Protein structure comparisons are also basic parts of methods for their structure prediction and prediction of function from their structure. Structure comparison methods have mostly three main components:
- the score function
- the alignment method
- the background distribution used for assessing significance of comparisons
Main types of comparison measures
Sequence-dependent methods of protein structure comparison consider strict one-to-one correspondence between target and model residues. In sequence-independent methods, structural superimposition is performed independently, followed by the evaluation of residue correspondence obtained from such superimposition. The usefulness of the sequence-independent approach is limited to cases where a model approximately captures the correct target fold but the amino-acid sequence threading within this fold is incorrect, e.g. when one turn shift of an alpha-helix occurs.
Any method that relies on distance measurements between reference points in the model and their respective counterparts in the reference template requires prior superimposition of the model onto template, with the results of the comparison clearly dependent on the superimposition. Finding an optimal superimposition is an ambiguous task that has multiple solutions optimizing specific parameters, therefore, all superimposition dependent methods suffer from this ambiguity.
A superimposition that minimizes the global Root Mean Square Deviation (RMSD) of the model to the template may not necessarily be the best solution as it is often compromised by a small number of significantly deviating fragments. Superimposition of a specific subset may not resolve this issue because the choice of the subset is subjective and ambiguous.
Distance-based measures of protein structure similarity
Root Mean Square Deviation (RMSD) is the most commonly used quantitative measure of the similarity between two superimposed atomic coordinates. RMSD values are presented in Å and calculated by a specific mathematical formula.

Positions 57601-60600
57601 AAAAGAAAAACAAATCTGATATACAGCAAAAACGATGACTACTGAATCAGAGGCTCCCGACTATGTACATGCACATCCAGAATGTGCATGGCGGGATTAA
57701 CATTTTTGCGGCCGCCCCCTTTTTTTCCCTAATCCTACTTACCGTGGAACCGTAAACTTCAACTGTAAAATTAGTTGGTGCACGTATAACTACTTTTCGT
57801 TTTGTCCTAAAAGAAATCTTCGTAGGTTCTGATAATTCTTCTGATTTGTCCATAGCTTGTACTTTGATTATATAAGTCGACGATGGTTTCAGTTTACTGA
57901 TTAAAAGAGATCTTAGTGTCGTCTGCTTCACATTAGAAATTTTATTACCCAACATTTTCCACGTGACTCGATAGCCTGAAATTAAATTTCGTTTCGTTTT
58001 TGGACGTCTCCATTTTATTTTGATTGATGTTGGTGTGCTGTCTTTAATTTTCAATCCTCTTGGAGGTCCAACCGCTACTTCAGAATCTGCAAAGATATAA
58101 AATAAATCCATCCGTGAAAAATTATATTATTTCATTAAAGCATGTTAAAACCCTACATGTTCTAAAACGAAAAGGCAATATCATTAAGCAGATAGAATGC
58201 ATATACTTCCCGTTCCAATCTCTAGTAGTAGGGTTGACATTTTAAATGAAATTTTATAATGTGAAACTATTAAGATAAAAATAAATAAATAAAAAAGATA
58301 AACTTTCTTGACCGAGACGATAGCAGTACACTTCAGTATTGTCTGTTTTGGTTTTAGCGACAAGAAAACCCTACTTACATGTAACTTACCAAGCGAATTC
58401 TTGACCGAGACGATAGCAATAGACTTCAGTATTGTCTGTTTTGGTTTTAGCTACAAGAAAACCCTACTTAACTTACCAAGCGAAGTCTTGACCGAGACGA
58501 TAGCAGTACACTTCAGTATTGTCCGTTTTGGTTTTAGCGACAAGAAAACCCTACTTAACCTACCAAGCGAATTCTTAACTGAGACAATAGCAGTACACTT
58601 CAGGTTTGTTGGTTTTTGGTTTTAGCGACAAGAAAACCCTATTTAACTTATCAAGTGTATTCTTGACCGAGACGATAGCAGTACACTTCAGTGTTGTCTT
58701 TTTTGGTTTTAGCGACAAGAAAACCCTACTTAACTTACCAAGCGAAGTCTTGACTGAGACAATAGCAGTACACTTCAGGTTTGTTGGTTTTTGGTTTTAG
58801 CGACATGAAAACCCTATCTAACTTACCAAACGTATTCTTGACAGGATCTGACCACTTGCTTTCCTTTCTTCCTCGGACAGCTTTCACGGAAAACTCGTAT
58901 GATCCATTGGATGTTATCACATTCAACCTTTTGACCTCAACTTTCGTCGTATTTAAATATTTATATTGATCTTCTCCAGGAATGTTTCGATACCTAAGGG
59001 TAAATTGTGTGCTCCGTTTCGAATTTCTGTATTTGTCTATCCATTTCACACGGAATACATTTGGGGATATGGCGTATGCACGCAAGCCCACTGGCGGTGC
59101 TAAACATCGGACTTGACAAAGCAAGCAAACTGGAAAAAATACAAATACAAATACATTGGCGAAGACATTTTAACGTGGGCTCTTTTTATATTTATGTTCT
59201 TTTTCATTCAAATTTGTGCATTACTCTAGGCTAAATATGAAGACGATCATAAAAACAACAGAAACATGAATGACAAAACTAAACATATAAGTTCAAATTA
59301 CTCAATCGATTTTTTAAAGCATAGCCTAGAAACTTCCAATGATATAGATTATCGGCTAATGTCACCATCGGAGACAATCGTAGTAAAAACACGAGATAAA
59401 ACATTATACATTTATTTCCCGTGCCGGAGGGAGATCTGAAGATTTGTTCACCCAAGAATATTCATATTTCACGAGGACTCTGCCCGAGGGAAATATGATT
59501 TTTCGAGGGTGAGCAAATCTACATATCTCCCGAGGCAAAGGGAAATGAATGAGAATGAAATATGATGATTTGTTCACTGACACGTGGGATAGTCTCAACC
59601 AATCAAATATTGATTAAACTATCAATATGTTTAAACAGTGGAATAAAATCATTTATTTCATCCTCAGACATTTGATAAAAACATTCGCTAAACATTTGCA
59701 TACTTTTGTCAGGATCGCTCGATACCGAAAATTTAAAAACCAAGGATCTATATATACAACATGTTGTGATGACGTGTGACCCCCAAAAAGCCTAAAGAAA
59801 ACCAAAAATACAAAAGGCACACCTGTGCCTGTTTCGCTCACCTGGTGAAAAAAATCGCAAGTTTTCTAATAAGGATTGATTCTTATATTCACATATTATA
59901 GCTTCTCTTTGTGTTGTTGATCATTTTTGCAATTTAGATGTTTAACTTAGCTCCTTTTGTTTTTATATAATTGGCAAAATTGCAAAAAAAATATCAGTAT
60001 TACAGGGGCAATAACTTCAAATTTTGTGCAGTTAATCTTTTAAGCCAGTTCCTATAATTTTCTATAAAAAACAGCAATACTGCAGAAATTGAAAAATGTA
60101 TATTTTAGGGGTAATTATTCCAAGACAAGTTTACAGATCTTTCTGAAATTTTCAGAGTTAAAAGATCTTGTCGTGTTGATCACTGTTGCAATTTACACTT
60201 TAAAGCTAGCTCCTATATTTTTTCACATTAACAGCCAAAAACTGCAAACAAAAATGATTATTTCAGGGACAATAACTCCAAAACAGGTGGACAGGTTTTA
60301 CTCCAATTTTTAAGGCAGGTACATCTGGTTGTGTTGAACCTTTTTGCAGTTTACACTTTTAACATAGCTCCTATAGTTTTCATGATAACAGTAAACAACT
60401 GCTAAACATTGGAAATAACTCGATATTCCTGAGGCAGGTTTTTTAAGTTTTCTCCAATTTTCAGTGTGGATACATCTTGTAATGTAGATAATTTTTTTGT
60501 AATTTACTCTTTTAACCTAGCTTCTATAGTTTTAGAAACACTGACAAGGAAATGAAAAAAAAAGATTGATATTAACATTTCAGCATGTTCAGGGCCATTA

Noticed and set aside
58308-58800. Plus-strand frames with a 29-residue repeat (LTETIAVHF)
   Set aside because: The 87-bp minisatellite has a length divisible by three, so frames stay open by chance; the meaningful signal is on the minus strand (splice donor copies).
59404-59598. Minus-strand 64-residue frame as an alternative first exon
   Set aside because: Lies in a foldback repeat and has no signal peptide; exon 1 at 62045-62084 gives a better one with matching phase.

This approach is normally applied to relatively similar structures. To compare and superpose two protein structures, one of the structures has to be moved with respect to the other in such a way that the two structures have a maximum overlap in a three-dimensional space. This procedure starts with identifying equivalent residues or atoms. After residue–residue correspondence is established, one of the structures is moved laterally and vertically toward the other structure, a process known as translation, to allow the two structures to be in the same location (or same coordinate frame). The structures are further rotated relative to each other around the three-dimensional axes, during which process the distances between equivalent positions are constantly measured
This approach depends on structural internal statistics and therefore does not depend on sequence similarity between the proteins to be compared. In addition, this method does not generate a physical superposition of structures, but instead provides a quantitative evaluation of the structural similarity between corresponding residue pairs.
The method works by creating a distance matrix between residues of the same protein. In comparing two protein structures, the distance matrices from the two structures are moved relative to each other to achieve maximum overlaps. By overlaying two distance matrices, similar intramolecular distance patterns representing similar structure folding regions can be identified.
A new development in structure comparison involves combining both inter- and intramolecular approaches. In the hybrid approach, corresponding residues can be identified using the intramolecular method. Subsequent structure superposition can be performed based on residue equivalent relationships.